About

Signaling is the biochemical process cells use to make decisions about virtually everything they do – migrate, differentiate, survive, die, and more. Signaling involves networks of intracellular proteins whose concentrations, modification states, or localization change in response to events such as receptor-ligand binding. Cells interpret these signaling network changes, using rules scientists are only beginning to decipher, to execute decision processes. While proper signaling is critical to normal development and health, aberrant signaling leads to numerous diseases, including cancer. Thus, the ability to engineer signaling processes or intervene effectively in aberrant signaling has huge medical implications.

The Lazzara Lab uses systems biology and data science approaches to study problems in cell signaling. We are employing a variety of experimental and computational approaches to design better combination therapies for cancer, probe cancer cell signaling in the tumor microenvironment, and dissect the multiscale biophysical mechanisms that enable signaling to occur.

Open Positions

The Lazzara Lab seeks enthusiastic applicants to fill an open position for a postdoctoral research associate or graduate research assistant to work on a newly funded collaborative NIH R01 project that integrates elements of protein engineering, cell signaling systems biology, and data sciences. Candidates should send a current c.v. to mlazzara@virginia.edu.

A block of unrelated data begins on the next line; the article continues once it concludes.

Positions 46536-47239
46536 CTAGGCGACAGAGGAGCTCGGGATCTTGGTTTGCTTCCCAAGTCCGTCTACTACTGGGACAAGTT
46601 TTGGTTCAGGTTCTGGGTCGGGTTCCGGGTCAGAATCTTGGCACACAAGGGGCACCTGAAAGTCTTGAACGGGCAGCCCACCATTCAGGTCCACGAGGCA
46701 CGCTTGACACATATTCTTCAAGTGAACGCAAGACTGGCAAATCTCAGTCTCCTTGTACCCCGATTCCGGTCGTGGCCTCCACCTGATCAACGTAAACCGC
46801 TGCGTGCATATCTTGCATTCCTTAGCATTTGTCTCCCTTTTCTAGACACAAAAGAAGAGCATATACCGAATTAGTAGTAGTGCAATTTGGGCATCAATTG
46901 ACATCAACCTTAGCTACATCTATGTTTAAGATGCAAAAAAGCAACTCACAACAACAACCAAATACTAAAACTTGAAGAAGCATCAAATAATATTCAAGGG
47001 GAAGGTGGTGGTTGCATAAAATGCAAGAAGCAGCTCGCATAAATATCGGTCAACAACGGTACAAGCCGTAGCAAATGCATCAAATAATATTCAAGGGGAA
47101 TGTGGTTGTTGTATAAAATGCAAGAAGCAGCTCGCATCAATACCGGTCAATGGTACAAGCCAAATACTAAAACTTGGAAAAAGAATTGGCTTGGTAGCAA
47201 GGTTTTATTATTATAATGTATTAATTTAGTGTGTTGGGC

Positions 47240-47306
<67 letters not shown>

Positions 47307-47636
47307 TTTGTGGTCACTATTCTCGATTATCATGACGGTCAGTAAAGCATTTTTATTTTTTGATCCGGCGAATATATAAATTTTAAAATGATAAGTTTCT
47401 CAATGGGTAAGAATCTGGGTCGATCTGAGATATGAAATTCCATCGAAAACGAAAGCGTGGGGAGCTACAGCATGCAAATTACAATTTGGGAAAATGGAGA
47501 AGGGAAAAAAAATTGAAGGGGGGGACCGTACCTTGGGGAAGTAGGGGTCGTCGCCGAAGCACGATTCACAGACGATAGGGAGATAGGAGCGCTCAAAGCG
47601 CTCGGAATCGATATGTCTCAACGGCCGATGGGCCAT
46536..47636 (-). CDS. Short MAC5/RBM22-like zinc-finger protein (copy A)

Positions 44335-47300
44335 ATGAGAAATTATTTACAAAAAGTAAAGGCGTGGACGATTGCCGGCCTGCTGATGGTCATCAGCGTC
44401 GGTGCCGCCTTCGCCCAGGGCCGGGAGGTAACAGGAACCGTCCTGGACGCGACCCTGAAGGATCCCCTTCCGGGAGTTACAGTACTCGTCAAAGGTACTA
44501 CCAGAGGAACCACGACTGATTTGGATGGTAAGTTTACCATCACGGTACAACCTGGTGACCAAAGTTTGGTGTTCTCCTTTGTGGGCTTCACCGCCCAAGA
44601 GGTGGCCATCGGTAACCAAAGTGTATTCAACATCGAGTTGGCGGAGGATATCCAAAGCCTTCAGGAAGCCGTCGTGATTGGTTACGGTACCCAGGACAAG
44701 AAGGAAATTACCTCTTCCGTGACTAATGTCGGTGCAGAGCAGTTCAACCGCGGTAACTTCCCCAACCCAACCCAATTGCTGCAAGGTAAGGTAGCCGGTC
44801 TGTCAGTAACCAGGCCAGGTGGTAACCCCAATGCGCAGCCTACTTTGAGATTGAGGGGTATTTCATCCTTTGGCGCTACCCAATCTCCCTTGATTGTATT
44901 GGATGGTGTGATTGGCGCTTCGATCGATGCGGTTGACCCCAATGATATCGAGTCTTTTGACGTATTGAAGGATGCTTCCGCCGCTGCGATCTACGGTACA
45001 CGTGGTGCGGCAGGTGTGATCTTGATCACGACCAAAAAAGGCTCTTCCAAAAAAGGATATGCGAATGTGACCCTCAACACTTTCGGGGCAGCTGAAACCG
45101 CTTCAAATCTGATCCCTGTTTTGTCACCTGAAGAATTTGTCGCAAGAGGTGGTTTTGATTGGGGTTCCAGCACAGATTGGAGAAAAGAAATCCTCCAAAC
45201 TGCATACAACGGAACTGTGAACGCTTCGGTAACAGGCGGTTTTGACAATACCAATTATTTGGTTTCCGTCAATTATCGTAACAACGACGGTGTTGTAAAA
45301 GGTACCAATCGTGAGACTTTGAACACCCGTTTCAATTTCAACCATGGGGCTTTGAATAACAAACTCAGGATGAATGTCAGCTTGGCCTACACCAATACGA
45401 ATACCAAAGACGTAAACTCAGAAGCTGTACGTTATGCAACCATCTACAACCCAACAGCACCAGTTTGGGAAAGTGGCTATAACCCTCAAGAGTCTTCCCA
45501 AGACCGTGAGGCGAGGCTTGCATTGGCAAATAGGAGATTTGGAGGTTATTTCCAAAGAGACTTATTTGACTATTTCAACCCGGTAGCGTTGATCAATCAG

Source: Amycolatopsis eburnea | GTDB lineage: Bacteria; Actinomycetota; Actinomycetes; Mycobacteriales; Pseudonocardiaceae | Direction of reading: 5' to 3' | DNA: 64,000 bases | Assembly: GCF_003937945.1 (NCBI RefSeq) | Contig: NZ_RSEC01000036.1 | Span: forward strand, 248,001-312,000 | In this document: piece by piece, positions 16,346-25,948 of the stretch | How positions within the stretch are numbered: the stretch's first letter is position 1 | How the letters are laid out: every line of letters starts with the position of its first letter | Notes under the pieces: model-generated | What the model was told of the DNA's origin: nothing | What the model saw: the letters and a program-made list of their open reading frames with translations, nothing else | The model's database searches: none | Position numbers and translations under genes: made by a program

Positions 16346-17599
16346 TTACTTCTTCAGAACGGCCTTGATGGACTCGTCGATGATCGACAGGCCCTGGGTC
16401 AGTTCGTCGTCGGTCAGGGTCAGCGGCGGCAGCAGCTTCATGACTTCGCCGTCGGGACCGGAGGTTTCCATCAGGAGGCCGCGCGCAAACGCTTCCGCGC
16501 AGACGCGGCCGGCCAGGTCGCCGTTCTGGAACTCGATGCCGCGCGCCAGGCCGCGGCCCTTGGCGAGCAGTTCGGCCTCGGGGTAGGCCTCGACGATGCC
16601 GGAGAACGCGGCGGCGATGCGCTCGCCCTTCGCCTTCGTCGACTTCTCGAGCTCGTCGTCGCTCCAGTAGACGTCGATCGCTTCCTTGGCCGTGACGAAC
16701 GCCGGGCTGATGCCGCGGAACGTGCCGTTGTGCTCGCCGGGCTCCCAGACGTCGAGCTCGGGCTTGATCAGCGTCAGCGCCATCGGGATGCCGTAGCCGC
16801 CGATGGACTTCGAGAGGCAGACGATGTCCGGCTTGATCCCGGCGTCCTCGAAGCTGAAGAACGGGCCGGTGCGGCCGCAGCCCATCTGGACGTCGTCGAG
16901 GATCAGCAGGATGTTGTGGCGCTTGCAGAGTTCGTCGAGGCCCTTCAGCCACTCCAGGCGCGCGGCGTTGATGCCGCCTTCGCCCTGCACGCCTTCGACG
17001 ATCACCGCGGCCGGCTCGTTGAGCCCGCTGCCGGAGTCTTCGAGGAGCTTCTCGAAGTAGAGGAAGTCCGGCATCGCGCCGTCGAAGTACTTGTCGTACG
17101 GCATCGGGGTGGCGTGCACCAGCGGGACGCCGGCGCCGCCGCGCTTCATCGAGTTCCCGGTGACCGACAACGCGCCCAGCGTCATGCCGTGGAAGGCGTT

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News

Our new paper entitled "Data-driven computational modeling identifies determinants of glioblastoma response to SHP2 inhibition" is now published online in Cancer Research. Congratulations to first author Evan Day! [Feb 2021]

Our new paper entitled "ERK-dependent suicide gene therapy for selective targeting of RTK/RAS-driven cancers" has been published online by Molecular Therapy. Congratulations to first author Evan Day! [Dec 2020]

Matt Lazzara and colleague Damien Thévenin (Lehigh University) were awarded a new multi-PI NIGMS R01 to study signaling regulation by receptor-like protein tyrosine phosphatases. [Aug 2020]

Matt Lazzara and colleague BJ Purow (UVA Neurology) were awarded a new multi-PI NCI R21 to engineer new suicide gene therapies for cancer. [Aug 2020]